Emotional triggers can get in the way of good parenting | Lifestyle.INQ

OCTOBER 27, 2022

There are some things in day-to-day parenting that will make you question whether you are on the right track, and whether other parents face the same challenges and make the same mistakes. Parenting can be an isolating experience in the sense that every parent goes through his or her unique set of circumstances or peculiar history.

One issue would be parenting triggers during challenging moments. I would like to clear that the word “trigger” is also used in connection with serious mental health issues, but for this article I am using the word in relation to parenting challenges. “Triggers” are things that prompt an automatic negative response. Whether it be due to a tantrum, an argument or a simple response, once triggered, a person can go from being completely calm to berserk in a matter of seconds, overreacting to an otherwise simple matter. Knowing that nobody else would have reacted in such a manner, given the same situation, can lead a parent to guiltily believe she is alone. However, though others may not react to the same situations, many others also have their own triggers.

At first glance, a child’s behavior may appear to be the cause for blame. Perhaps the child crossed the line and was disrespectful or violent, or did something truly unacceptable. However, if a review of the scenario shows that the parent’s reaction was excessive, out of control or out of proportion, and the scenario is an oft-repeated one, then perhaps it is time to look deeper into ourselves to see what is happening. This is because emotional parenting triggers are a result of unresolved childhood issues that have been buried and forgotten over time. But they remain inside, like a hot spot just waiting to be accessed. And once they are reached, not even the parent usually understands why he or she reacted that way.

Default expression

The reaction is usually impulsive and uncharacteristic anger. Anger is the default expression of many negative emotions, such as fear, disappointment or sadness. It is much easier to release anger than to process emotions and experiences. Once negativity bubbles up to the surface, it is unfortunately directed at the hapless child, instead of whoever caused it in the past for the parent. In the book, “Parenting from the Inside Out: How A Deeper Self-Understanding Can Help You Raise Children Who Thrive,” Dr. Dan Siegel talks about some of the more common childhood events that usually serve as triggers for many parents today. For instance, parents who grew up feeling voiceless and who always obeyed orders for fear of punishment may be triggered by their child’s defiance of authority. Meanwhile, those who were not allowed to express their emotions may be set off by a tantrum.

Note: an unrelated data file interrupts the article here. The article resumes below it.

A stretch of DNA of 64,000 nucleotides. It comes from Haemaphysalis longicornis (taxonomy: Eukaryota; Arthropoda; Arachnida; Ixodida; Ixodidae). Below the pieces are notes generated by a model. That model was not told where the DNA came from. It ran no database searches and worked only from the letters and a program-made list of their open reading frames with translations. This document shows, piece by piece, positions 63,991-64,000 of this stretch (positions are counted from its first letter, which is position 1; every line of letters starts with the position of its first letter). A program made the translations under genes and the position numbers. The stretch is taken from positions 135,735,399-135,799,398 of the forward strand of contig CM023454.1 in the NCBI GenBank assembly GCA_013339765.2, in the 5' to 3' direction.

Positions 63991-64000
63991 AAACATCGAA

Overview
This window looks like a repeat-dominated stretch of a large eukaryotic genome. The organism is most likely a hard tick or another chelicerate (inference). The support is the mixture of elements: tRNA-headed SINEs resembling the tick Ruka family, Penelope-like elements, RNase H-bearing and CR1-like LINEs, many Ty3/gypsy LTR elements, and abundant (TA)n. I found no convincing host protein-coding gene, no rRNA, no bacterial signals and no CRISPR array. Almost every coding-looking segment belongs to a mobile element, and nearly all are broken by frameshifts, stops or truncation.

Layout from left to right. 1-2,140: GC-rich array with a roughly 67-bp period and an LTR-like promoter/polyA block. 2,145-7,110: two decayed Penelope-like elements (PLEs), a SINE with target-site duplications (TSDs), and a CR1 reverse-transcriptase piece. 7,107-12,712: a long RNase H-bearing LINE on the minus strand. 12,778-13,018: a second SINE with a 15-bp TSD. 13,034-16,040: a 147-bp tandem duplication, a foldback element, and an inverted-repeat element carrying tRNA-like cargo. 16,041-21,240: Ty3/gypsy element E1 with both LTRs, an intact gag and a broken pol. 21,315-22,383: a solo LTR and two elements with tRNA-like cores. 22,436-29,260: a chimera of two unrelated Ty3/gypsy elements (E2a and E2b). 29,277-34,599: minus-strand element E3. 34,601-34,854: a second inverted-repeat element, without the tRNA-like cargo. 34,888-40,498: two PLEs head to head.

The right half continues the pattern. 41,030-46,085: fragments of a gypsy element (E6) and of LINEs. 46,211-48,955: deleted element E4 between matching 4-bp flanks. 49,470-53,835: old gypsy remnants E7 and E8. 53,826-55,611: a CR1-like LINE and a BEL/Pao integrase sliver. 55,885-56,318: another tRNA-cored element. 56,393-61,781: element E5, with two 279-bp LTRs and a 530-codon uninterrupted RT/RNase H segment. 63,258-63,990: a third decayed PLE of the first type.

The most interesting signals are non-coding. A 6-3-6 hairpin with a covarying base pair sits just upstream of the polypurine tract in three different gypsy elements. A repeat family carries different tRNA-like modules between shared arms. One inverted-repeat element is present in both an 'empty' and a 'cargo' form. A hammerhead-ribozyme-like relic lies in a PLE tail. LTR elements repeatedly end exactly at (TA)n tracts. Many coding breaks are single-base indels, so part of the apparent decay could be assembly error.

Aside from unresolved negative emotions, there are also the fears that we carry within us. When certain behaviors tap into that fear, it is sometimes unleashed through anger. Perhaps seeing hurtful behavior between siblings brings out our fear that our children will not take care of one another when we are gone. Or perhaps there is fear that a rebellious child may be completely out of control as a teenager, or will not be there as a dutiful son for his parents in their old age.

Reflection of own frustration

Other things that can trigger a parent are things that reflect what we are most unhappy about in ourselves. Getting mad at your child for being untidy may be a reflection of your own frustration with your own cleanliness habits.

In short, moments when you are triggered are not about your child. They are about you, and thus, the responsibility to take control of your actions and words rests solely on you. Fortunately, as an adult, we have enough emotional tools at our disposal to help arrest these moments.

The first step is awareness, and paying attention to your feelings and the patterns that surround the spike in your emotions. Once you are able to identify your trigger, find a way to heal whatever hurts you may have. It could be through prayers for grace, or understanding from an elder with a more mature point of view. It could also be through dialogue with the persons involved or, if need be, by seeking professional help.

Whether you will be able to overcome these unresolved issues or not, it is important to put yourself in a position where you can recognize if a situation can potentially unlock such issues, and you can take precautions to arrest the situation before it gets out of control. Though this is easier said than done, it always helps to slow down, take a deep breath and step away from a situation, when you are unsure of how you will react.

You may not get it under control the first time around, but don’t give up. Cycles and triggers can be broken and healed. In the meantime, keep your communication lines open with your child and take steps to heal any hurts you may have caused during moments when you lost control. INQ

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